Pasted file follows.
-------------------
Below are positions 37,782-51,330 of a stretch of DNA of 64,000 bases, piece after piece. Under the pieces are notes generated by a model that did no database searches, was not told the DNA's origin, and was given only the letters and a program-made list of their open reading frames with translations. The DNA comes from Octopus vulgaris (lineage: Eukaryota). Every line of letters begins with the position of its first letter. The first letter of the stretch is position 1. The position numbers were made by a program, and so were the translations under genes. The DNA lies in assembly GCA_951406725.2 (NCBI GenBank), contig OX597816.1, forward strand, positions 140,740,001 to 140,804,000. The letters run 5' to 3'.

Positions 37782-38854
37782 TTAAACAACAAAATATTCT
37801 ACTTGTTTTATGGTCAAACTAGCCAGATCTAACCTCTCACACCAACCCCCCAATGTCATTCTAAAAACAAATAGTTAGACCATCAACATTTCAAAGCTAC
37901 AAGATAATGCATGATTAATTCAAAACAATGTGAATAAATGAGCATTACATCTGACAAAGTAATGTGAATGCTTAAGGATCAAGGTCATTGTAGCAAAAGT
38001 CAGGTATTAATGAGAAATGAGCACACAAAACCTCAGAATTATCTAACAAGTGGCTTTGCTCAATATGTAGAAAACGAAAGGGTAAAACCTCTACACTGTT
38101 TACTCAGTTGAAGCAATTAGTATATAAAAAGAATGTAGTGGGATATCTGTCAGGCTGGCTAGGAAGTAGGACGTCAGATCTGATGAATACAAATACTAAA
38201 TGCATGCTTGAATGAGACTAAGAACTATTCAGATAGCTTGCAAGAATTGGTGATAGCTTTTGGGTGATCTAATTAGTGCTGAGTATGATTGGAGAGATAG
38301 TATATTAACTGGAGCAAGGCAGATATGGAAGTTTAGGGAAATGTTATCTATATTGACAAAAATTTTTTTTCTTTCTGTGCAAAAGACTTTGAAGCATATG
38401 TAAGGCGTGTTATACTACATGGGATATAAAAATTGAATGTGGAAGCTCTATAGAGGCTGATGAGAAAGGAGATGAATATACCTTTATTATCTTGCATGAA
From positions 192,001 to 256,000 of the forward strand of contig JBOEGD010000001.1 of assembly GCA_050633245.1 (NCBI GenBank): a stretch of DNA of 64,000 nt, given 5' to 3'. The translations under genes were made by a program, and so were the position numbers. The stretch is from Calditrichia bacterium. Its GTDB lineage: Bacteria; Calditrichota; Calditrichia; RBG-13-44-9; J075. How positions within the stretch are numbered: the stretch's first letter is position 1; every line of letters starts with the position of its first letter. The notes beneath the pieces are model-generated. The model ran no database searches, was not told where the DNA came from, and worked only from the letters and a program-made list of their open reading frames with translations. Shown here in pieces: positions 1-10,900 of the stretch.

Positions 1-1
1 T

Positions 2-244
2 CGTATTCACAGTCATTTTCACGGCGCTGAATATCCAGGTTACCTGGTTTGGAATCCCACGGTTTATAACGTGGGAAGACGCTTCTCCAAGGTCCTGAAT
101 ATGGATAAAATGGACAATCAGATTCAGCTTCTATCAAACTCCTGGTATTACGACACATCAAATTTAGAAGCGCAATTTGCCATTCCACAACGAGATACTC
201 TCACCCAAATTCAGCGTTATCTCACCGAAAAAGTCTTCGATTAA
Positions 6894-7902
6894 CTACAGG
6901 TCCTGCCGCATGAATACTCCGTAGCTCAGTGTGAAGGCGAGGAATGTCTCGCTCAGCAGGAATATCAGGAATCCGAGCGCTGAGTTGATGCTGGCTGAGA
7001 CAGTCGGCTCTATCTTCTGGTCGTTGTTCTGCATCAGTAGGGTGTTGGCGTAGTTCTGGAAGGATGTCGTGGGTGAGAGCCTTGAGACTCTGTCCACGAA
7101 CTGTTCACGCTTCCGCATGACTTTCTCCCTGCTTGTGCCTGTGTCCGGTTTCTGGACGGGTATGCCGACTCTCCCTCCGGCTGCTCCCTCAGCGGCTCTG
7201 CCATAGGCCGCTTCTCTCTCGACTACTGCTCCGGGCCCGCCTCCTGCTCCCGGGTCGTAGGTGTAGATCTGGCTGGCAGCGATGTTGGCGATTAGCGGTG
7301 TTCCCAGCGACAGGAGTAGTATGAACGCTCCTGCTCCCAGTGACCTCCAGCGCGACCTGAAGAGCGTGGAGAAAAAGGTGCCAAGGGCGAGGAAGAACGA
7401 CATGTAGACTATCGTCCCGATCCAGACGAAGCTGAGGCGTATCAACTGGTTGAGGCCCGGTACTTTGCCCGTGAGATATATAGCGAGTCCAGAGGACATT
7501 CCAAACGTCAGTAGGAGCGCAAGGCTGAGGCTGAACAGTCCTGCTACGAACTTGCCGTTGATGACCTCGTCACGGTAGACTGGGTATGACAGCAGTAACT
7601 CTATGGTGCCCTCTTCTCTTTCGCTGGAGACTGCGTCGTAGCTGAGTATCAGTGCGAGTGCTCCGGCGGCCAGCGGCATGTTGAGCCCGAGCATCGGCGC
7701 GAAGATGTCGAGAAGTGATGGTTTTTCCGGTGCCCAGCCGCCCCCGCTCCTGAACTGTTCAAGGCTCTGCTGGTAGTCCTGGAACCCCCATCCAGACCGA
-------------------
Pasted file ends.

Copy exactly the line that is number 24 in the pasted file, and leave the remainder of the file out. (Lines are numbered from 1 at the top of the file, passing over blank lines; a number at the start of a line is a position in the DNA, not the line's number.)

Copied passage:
7301 TTCCCAGCGACAGGAGTAGTATGAACGCTCCTGCTCCCAGTGACCTCCAGCGCGACCTGAAGAGCGTGGAGAAAAAGGTGCCAAGGGCGAGGAAGAACGA